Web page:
1. Chak: In general [*], if you’re contracting for goods and services, you can state what you’ll accept for your goods and services however you want. So you can say that you’ll only accept chickens, or interpretive dances, in payment. OTOH, as CaroZ says, there’s a difference if you’re paying and existing debt, and there weren’t specific requirements on how the debt had to be paid back when you incurred it.

    [*] Many exceptions apply.

  2. Andréa: I have YET to see a place that offers a 6% lower price if you pay cash.

    Doesn’t any place that charges you fee for using a credit card therby offer you a lower price if you pay cash?

  3. In all my years of using credit cards (I think my first ones were chiseled in stone), I’ve only ever seen ONE place that charged more for using a credit card. AND that was before that restriction was lifted.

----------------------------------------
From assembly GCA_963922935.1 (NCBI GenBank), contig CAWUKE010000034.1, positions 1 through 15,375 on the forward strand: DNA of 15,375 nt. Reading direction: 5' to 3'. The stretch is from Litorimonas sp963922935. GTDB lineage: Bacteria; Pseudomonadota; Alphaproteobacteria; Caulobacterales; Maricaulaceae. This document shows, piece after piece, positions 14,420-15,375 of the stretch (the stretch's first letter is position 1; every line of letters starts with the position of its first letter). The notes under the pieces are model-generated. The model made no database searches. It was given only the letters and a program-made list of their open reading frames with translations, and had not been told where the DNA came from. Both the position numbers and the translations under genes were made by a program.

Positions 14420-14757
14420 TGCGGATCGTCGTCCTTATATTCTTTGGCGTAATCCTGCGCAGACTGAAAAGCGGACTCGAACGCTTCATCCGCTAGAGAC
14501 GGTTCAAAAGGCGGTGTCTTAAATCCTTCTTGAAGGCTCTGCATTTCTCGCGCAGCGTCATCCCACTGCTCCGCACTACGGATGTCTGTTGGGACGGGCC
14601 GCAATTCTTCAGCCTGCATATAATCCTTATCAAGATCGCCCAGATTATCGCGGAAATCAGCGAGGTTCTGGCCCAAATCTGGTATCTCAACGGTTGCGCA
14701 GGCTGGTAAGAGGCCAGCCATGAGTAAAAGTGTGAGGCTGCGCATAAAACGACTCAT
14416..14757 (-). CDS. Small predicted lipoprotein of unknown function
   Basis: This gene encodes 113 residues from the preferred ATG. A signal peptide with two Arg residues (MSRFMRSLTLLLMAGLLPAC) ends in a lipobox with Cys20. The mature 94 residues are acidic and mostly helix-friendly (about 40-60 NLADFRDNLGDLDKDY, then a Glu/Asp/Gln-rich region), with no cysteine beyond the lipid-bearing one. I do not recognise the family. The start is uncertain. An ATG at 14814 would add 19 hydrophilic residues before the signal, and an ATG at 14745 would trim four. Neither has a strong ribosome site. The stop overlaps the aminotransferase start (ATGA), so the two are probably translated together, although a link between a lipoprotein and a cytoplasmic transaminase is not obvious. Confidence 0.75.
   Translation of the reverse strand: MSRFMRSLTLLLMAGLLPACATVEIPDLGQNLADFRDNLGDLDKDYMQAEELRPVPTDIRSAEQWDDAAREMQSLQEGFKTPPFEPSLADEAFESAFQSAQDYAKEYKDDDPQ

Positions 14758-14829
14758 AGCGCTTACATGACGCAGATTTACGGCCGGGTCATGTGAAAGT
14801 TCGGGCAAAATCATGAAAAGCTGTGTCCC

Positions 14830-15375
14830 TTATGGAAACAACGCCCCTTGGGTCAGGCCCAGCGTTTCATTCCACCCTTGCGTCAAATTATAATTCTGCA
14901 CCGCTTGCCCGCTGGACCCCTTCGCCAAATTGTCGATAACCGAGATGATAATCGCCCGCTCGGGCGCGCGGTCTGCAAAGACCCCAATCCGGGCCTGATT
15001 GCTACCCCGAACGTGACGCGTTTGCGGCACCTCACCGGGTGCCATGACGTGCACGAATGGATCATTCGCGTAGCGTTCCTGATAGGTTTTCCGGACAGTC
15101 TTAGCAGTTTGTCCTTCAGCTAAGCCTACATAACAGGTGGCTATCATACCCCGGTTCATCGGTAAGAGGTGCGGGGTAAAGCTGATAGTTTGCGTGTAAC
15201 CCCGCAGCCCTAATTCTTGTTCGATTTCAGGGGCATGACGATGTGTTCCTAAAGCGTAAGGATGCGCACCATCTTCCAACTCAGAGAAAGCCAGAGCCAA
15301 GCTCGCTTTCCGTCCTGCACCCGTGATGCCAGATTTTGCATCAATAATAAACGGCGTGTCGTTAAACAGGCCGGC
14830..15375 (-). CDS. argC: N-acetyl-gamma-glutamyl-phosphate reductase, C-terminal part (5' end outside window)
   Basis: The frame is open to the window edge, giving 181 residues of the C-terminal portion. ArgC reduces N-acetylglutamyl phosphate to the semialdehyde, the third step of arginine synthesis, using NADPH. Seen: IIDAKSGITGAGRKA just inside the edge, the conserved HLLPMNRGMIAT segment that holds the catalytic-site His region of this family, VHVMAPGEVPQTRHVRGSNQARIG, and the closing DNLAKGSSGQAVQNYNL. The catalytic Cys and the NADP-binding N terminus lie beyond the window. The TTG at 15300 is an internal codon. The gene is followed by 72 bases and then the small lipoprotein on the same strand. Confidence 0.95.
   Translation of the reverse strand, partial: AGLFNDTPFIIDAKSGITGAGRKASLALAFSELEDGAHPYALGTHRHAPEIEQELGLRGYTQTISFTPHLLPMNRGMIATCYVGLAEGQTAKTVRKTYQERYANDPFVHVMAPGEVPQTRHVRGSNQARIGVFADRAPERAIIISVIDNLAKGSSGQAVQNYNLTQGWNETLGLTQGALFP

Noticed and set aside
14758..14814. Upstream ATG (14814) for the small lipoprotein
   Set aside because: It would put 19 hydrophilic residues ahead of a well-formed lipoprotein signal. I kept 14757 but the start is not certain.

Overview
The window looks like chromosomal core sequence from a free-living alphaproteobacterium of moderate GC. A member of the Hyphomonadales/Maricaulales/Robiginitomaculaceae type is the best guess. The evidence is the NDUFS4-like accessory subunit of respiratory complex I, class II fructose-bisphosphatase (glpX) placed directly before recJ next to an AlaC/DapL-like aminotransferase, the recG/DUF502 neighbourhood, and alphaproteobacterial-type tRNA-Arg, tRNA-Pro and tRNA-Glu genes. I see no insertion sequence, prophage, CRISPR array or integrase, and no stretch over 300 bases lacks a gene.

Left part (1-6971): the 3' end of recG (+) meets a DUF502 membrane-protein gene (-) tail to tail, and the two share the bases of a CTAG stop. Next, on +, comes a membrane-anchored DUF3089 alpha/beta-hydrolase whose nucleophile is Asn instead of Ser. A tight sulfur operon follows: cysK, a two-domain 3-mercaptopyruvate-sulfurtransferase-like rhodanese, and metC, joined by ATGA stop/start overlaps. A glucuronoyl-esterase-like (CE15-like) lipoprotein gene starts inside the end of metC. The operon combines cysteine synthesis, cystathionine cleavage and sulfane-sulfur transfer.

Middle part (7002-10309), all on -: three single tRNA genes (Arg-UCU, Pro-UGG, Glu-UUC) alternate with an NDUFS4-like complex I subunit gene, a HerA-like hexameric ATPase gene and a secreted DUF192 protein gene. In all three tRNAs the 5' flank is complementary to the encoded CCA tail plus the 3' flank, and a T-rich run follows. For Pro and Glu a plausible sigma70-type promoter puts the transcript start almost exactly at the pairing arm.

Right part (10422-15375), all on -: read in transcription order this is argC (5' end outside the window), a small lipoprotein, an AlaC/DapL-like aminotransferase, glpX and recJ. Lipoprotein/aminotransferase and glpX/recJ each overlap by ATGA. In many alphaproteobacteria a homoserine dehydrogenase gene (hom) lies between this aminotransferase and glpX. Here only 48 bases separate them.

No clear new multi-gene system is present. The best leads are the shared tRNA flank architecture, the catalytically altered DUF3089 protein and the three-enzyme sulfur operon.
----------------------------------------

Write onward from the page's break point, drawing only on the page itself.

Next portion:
4. Most of the places that I have heard of that didn’t take have been fast-casual restaurants with high customer volume. They claim that there is significant time saved with cards only.

  5. re: paying more for using a credit-card/less for paying with cash

    In my experience, the first to go with an expressed difference in pricing were gas stations. They weren’t allowed to charge more for accepting a credit card (because of the merchant agreement) even though the cost of accepting credit was significant. But they figured a cash discount was OK under the merchant agreement.